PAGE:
|Use of Recovered Funds||§107(f)(1)- Stipulates that sums recovered by Federal and State Trustees for NRD shall be retained by the Trustee "only to restore, replace, or acquire the equivalent of" the subject natural resources. When the United States Government is the Trustee, the award can be used "without further appropriation."||§1006(f)- Specifies that sums recovered by Trustees "shall be retained ... in a revolving trust account, without further appropriation, for use only to reimburse or pay costs incurred" by the Trustee under Section 1006(c) with respect to the damaged natural resources. Any amounts in excess of those required for reimbursement and costs shall be deposited in this fund.|
|Measurement of Damages||§107(f)(1)- States that measurement of NRD shall "not be limited by the sums which can be used to restore or replace" the subject natural resources.||§1006(d)(1)-(2)- Specifies that the measure of NRD is the following: (1) "the cost of restoring, rehabilitating, replacing, or acquiring the equivalent of, the damaged natural resources"; (2) "the diminution in value of those natural resources pending restoration"; and (3) "the reasonable cost of assessing those damages." These costs shall be determined using the plans discussed under Section 1006(c).|
|Prohibition of Double Recovery||§107(f)(1)- Prohibits double recovery for NRD, including recovering the costs of assessment, restoration, rehabilitation, or acquisition for the same release and same natural resource.||§1006(d)(3)- Prohibits double recovery for NRD for the same incident and natural resource.|
|Limitation on Retroactivity||§107(f)(1)- Prohibits NRD recovery, where the damages and the release of hazardous substances occurred wholly before the date of enactment of CERCLA (i.e., December 11, 1980).||------------------|
|Rebuttable Presumption and Judicial Review||§107(f)(2)(C)- Requires that a determination or assessment of NRD made by a Trustee in accordance with regulations promulgated under CERCLA Section 301 shall have "the force and effect of a rebuttable presumption" in any administrative or judicial proceeding.||§1006(e)(2)- Requires that any determination and assessment of damages made in accordance with the regulations promulgated under Section 1006(e)(1) shall have "the force and effect of a rebuttable presumption" in any administrative or judicial proceeding.|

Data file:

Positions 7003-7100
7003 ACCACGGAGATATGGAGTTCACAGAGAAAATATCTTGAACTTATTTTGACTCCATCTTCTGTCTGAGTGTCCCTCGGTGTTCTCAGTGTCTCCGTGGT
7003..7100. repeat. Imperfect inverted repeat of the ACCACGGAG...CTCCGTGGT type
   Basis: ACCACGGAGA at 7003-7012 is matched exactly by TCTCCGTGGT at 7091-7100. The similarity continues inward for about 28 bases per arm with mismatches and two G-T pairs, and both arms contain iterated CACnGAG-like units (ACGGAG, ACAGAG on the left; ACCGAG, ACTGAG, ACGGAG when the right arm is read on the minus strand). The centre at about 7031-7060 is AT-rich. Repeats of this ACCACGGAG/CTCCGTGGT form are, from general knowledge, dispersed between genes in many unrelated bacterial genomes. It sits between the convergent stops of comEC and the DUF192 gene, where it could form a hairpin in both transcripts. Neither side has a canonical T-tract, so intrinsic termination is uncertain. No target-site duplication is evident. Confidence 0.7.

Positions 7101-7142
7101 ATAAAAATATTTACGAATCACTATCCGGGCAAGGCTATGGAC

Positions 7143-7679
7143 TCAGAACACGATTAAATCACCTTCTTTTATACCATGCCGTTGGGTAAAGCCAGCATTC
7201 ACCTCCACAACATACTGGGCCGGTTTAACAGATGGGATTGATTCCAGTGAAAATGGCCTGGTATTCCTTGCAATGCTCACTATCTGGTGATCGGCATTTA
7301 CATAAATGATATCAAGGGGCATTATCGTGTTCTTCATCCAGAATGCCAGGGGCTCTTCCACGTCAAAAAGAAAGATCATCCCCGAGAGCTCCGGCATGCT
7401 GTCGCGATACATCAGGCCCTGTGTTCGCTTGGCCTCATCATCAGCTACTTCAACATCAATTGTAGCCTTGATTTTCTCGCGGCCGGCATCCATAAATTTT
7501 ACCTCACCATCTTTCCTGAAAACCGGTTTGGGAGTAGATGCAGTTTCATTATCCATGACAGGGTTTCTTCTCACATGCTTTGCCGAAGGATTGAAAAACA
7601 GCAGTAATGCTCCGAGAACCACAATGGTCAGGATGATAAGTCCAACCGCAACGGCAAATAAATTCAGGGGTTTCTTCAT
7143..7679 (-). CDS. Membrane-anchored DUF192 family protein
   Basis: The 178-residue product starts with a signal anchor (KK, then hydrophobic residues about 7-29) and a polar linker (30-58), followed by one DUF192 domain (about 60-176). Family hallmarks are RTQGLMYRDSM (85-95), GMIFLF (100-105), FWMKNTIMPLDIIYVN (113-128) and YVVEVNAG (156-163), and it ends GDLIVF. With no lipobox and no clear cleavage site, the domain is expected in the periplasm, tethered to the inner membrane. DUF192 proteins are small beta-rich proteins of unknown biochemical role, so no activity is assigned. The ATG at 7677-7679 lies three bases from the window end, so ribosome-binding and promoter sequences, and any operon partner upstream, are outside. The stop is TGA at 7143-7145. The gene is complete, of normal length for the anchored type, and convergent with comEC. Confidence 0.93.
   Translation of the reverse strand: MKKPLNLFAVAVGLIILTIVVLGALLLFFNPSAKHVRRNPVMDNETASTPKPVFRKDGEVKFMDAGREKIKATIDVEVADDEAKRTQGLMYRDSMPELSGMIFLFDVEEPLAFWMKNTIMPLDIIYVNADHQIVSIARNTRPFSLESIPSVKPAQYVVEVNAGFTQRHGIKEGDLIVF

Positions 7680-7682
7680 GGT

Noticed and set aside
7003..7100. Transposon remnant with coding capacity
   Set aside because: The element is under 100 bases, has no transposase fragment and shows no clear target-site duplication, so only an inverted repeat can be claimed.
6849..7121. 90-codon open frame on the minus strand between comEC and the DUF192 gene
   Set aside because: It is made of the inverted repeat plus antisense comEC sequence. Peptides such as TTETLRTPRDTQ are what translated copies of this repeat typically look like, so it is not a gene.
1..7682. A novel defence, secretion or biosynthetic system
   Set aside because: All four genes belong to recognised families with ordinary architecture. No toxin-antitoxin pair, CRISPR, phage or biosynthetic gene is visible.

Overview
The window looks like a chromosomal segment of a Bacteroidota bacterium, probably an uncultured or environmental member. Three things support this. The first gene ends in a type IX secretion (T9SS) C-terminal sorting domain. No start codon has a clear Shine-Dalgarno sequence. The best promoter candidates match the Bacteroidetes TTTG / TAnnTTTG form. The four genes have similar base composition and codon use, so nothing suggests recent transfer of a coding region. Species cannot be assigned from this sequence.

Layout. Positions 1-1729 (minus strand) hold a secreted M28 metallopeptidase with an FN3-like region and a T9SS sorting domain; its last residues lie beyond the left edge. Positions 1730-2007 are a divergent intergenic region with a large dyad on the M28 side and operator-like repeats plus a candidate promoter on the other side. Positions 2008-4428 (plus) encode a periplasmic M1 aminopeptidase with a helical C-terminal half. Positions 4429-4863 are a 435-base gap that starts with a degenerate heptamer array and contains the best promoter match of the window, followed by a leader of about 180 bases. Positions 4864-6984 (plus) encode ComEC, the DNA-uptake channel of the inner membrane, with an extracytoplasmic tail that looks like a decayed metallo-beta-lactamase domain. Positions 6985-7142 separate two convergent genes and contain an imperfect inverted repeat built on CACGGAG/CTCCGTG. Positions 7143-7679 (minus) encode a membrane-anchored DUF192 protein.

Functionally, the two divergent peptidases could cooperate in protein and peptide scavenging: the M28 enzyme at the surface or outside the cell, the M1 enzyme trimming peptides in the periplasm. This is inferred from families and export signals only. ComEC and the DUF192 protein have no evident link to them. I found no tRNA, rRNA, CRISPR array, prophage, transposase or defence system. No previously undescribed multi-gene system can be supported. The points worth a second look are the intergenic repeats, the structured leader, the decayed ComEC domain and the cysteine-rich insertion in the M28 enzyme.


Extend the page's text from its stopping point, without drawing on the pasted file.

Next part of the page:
|Period in Which NRD Action May be Brought||§113(g)(1)- States a number of conditions for bringing an NRD action:
No action may be commenced for NRD unless the action is commenced within three years after the later of: the date of discovery of the loss; or the date on which regulations pertaining to NRD assessment are promulgated under Section 301(c).
An action for recovery of NRD must be commenced within three years after completion of a remedial action (excluding operation and maintenance). This condition is applicable for NPL sites, Federal facilities, and any vessel or facility where a CERCLA remedial action is scheduled.
Actions may also not be brought (1) prior to 60 days after the Federal or State Trustee provides to the President and the potentially responsible party a notice of intent to file suit or (2) before the selection of the remedial action if the President is diligently proceeding with the remedial investigation and feasibility study (RI/FS). This limitation does not apply to actions filed on or before October 17, 1986.
Sections 113(g)(3)-(4) provide exceptions for the Section 113(g)(1) limitation period on actions involving contribution and subrogation. Section 113(g)(3) provides that no action for contribution of NRD may be commenced more than three years after: (1) the date of judgment for recovery of NRD; or (2) the date of an administrative or court order for a de minimis or cost recovery settlement. Section 113(g)(4) requires that, when a party is subrogated to a claim because that party has paid the claim, an action for recovery of those monies must be made within three years of the payment. [Section 126(d) describes the period in which an NRD action may be brought for Tribal claims.]§126(d)- Provides that for Tribal Trustees, the deadline for filing NRD claims is the later of: (1) expiration of the otherwise applicable period of limitations; or (2) two years after the United States, acting in its capacity as Trustee for the Tribe, gives written notice to the Tribe that it will not present a claim on behalf of the Tribe or fails to present a claim within the time limitations specified elsewhere in the statute.